I went to a singing class. I met friendly and open people, I had a lot of fun and I sang out loud on my own in front of a group of strangers! I was enjoying myself so much that I didn’t even care about being out of tune and off beat. The singing class filled me with loads of positive energy and I realised that music is a sort of meditation for me: while singing or playing an instrument I am so concentrated on my activity that I forget everything else. I lose track of time, my mind clears of all thoughts and I simply let go.

***

Aims for week 2:

-Do not make ‘other people’ and excuse for not doing any of the set activities on a given day – there is always a way to make time for the things we would like to do.

 -Meditate. What’s holding me back from doing sport, considering I used to do dance, aerobics, yoga and jogging regularly? Why do I feel guilty giving myself the opportunity to do something I enjoy? Why do I resist setting aside time to pamper myself? I know I want to sing and continue learning to play the guitar…so why do I not take the step to do so?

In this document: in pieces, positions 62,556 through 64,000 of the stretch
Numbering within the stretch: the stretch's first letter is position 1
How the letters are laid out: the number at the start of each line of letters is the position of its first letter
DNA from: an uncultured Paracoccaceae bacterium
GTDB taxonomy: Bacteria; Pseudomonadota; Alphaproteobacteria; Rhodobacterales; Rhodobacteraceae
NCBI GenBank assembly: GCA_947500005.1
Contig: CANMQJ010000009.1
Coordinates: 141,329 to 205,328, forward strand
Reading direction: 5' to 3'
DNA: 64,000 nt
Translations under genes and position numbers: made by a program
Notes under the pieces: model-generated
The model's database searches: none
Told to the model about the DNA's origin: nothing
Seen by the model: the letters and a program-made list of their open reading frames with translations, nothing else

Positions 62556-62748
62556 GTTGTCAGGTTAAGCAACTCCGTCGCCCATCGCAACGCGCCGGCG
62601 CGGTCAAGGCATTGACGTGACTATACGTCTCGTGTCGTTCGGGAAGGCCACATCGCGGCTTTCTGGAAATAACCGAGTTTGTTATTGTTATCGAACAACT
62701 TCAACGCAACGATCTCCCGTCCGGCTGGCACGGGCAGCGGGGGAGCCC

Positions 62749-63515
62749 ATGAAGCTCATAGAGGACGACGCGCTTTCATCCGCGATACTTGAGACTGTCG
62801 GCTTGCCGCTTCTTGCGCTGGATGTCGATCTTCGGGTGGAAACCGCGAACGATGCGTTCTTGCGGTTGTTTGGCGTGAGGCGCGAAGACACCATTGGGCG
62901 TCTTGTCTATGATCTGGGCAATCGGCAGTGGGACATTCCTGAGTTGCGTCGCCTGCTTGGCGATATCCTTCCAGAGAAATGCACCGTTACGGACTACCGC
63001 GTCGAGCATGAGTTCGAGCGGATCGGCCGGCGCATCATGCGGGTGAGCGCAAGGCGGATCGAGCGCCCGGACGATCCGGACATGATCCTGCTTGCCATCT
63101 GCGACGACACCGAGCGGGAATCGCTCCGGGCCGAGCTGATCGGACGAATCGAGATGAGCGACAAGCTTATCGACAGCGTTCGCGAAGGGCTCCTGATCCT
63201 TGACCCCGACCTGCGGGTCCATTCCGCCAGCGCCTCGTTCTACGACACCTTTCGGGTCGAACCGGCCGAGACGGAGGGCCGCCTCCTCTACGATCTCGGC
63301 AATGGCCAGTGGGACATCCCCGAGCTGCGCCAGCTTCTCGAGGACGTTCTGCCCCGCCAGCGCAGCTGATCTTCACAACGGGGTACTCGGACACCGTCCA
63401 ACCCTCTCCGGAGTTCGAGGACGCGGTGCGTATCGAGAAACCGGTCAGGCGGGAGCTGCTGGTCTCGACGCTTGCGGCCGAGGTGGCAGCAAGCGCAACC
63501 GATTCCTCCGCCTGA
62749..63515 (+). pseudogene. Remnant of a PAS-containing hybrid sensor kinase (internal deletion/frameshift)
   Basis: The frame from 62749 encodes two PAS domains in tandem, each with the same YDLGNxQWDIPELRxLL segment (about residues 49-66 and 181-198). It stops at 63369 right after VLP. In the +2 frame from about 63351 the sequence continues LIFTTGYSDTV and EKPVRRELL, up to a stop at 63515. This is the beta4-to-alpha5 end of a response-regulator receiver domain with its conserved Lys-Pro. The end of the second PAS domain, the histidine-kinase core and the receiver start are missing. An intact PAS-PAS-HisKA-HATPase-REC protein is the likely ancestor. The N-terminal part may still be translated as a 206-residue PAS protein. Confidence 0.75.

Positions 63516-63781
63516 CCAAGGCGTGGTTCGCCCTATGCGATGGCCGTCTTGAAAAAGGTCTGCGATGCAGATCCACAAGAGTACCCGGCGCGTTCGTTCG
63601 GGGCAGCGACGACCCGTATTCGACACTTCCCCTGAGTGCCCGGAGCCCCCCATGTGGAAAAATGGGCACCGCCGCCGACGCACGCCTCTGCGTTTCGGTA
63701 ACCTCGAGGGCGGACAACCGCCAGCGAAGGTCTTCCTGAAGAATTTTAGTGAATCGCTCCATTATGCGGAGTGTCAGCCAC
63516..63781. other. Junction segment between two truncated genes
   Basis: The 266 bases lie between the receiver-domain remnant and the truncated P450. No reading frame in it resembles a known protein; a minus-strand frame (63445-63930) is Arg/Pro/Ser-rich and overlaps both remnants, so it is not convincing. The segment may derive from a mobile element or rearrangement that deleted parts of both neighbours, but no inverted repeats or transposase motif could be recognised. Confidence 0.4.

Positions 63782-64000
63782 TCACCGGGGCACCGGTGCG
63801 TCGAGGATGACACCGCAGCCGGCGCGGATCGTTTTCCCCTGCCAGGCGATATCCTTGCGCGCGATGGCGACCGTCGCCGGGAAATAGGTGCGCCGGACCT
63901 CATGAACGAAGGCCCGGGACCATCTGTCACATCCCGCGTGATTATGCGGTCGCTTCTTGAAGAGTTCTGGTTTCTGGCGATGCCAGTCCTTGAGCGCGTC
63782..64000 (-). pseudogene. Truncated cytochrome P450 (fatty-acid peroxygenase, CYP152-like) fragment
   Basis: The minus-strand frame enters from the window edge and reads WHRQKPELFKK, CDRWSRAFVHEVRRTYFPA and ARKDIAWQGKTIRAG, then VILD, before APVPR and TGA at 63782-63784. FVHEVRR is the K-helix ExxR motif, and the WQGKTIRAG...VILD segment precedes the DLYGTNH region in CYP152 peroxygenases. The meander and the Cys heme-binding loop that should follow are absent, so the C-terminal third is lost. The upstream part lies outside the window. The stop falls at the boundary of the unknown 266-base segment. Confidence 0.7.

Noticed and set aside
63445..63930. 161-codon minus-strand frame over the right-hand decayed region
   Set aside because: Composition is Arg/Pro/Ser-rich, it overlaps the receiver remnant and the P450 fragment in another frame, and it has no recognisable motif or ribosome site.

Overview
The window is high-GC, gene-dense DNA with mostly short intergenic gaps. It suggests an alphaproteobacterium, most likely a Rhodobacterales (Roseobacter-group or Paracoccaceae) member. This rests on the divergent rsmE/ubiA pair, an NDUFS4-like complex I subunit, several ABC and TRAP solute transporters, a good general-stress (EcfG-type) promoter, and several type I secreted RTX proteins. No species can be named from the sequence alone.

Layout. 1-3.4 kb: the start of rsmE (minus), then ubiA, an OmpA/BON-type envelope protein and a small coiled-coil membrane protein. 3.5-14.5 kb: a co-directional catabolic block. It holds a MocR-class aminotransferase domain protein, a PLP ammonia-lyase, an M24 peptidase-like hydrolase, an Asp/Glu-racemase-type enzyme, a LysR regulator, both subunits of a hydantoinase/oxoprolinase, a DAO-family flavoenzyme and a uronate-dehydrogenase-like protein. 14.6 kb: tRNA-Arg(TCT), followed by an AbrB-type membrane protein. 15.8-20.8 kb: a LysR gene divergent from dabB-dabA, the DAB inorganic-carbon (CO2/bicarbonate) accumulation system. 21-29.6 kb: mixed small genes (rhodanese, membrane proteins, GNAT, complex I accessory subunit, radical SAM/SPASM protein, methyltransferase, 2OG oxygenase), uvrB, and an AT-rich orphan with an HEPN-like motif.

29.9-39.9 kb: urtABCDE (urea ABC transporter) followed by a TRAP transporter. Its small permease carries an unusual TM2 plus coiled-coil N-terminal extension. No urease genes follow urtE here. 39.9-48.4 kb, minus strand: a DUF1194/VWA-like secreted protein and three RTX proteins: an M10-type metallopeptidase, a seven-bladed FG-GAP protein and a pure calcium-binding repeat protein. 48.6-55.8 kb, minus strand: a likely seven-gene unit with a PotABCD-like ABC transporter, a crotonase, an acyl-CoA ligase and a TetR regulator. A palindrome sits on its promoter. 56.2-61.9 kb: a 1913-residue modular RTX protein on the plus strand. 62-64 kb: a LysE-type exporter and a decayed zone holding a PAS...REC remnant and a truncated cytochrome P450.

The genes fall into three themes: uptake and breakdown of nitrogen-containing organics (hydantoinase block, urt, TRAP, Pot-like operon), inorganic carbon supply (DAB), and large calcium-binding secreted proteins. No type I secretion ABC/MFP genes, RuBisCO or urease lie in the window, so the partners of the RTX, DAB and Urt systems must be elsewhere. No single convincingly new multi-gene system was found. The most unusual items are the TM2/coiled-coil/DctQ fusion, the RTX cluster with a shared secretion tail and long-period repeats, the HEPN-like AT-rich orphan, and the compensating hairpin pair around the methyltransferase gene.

I leave you with an awesome song that I listened to quite a few times this week. I think you’ll understand why it’s part of my ‘happy’ playlist.

 

Week 2 of my Happiness Project starts now! (Oops, it’s already past my bedtime!).

It Will Change My Life

27 Sep

“You don’t try to build a wall. You don’t set out and say ‘I’m gonna build the biggest, baddest, greatest wall that has ever been built’. You don’t start there. You say ‘I’m going to lay this brick as perfectly as a brick can be laid’. You do that every single day, and soon you have a wall.”

This week, I watched a video that blew my mind. Posted by Marcella Purnama in a post about wisdom, this video will probably change my life.

I would like to share it with you.

The Extraordinary Ordinary

23 Jan